I’ve labored away adding lovely images to Shenandoah Watercolors, my nonfiction book about life on our small family farm in the beautiful Shenandoah Valley of Virginia. Given my love of gardening, this includes a strong focus on my gardens and love of nature. The book is already out in print with images, but now that kindle and nook E-Readers support colored photographs, I’ve added heaps more. Shenandoah Watercolors in available in eBook and print format at Amazon and Barnes & Noble. I will also get it up on Kobo soon. If someone is dying for me to have it somewhere else, let me know. Book description: Author/farm wife Beth Trissel shares the joys and challenges of rural life on her family’s small farm in the scenic Shenandoah Valley of Virginia. Journey with her through the seasons on the farm, owned by the family since the 1930′s, and savor the richness of her cherished gardens and beloved valley. This journal, with images of her farm and valley, is a poignant, often humorous, sometimes sad glimpse into country life. Recommended for anyone who loves the country, and even those who don’t. ***Shenandoah Watercolors is a 2012 EPPIC eBOOK FINALIST.
Excerpt: The heavy rain has given way to a misting drizzle, but streams of water pour down from the hills and make new ponds and creeks. It’s chilly with that raw wet feel. This spring is awash in moisture and amazing after last summer’s searing drought. I’m struck by the intense beauty around me, and I thought I was already seeing it, but it’s so much more somehow. The grass seems to shimmer, yet there’s no sun out today, and the meadow is so richly green it’s like seeing heaven. Our barnyard geese are enraptured, as much as geese can be, with all the grass. If there’s a lovelier place to revel in spring than the Shenandoah Valley and the mountains, I don’t know it. Narnia, maybe.I’ve been thinking about my favorite places.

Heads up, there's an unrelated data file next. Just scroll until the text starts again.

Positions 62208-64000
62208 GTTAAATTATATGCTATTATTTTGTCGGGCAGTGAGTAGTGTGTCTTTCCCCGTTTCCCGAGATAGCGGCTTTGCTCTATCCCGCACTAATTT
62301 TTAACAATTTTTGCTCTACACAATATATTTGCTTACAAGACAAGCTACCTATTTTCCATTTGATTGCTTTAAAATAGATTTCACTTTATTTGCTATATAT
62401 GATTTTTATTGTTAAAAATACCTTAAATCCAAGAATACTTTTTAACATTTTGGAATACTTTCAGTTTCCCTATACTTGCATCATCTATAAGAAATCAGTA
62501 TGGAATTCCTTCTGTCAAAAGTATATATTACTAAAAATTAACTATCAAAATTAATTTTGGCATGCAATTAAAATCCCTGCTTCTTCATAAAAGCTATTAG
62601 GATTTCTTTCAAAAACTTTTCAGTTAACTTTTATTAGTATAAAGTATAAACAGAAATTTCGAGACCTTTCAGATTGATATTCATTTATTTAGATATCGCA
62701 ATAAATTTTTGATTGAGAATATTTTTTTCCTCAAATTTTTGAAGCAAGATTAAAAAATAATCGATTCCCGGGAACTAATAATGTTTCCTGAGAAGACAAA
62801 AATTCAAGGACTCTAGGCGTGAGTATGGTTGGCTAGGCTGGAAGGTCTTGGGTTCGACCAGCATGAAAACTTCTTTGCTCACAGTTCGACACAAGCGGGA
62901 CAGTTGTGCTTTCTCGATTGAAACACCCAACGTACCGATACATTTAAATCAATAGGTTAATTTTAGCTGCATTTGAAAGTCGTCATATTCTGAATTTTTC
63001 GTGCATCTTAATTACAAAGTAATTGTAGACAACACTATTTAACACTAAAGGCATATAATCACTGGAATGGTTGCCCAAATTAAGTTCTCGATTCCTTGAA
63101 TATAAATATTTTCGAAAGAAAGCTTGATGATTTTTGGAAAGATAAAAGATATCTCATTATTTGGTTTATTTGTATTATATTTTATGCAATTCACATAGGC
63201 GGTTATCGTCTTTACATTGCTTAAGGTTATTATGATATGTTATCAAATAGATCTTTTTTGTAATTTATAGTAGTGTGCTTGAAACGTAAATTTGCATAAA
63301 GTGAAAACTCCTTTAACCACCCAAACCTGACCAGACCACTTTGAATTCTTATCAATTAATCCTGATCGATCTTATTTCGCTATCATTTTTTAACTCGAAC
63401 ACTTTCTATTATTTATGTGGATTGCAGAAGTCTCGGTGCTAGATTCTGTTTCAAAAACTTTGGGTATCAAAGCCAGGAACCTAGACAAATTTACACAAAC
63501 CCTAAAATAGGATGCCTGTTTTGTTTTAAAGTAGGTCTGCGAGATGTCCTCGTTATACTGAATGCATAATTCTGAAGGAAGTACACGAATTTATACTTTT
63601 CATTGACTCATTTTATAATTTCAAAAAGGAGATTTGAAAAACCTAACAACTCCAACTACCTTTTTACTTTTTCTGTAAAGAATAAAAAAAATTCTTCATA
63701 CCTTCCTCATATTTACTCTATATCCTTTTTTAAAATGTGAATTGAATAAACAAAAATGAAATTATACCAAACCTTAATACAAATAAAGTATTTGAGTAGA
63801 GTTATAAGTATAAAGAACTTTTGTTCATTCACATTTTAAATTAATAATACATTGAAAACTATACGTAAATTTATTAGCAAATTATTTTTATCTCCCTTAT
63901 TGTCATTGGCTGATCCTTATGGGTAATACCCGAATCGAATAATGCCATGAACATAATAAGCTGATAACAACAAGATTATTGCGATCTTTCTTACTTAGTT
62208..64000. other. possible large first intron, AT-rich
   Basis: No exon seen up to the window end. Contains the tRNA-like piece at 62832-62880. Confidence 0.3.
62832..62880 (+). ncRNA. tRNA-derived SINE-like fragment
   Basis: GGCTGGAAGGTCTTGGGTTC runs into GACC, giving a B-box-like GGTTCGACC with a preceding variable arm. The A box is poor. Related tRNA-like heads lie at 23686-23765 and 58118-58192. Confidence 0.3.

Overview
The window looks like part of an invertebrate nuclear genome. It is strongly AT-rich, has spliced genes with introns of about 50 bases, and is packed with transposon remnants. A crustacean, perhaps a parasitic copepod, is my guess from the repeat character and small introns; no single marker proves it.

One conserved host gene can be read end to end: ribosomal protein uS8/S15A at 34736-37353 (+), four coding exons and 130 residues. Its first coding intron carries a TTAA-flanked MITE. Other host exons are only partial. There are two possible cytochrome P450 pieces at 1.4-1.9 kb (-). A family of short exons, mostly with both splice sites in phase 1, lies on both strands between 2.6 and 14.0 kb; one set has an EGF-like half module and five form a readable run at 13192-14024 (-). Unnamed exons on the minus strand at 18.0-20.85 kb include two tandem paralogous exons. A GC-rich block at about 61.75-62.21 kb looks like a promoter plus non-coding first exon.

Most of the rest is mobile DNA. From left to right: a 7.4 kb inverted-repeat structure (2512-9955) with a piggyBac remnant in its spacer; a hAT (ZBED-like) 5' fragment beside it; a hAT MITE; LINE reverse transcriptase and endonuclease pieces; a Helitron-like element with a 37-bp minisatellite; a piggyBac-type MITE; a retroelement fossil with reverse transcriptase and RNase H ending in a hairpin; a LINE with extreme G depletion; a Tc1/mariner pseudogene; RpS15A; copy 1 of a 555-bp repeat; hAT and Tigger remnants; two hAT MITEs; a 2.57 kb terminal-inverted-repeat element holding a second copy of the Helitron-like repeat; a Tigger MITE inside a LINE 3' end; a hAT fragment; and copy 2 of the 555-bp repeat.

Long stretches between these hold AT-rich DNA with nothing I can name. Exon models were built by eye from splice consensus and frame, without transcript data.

The pool I like best lies in the woods near a place called Rip Rap Hollow in the Blue Ridge Mountains. A splendid falls cascades up above, but I like the pool far more. We always meant to go back, but never have. The cold water ripped through me like liquid ice and is as clear as melted crystal. I could see the rocks on the bottom, some slick with moss, others brown-gold in the light where the sun broke through the leafy canopy overhead. Trout hid beneath big rounded stones or ones that formed a cleft, but the men tickled them out to flash over the flat rocks strewn across the bottom like a path. Drifts of hay-scented fern rose around the edges of the pool, warming the air with the fragrance of new mown hay, and made the shady places a rich green.Now, that’s a good place to go in my mind when I’m troubled. The problem with cities is that people don’t learn what really matters. Don’t really feel or know the rhythms of the earth. When we are separated from that vital center place, we grow lost. Sadly, most people will never know what they are lost from, or where they can be found.~
***Images of the Shenandoah Valley in early spring and Dark Hollow Falls in the Blue Ridge.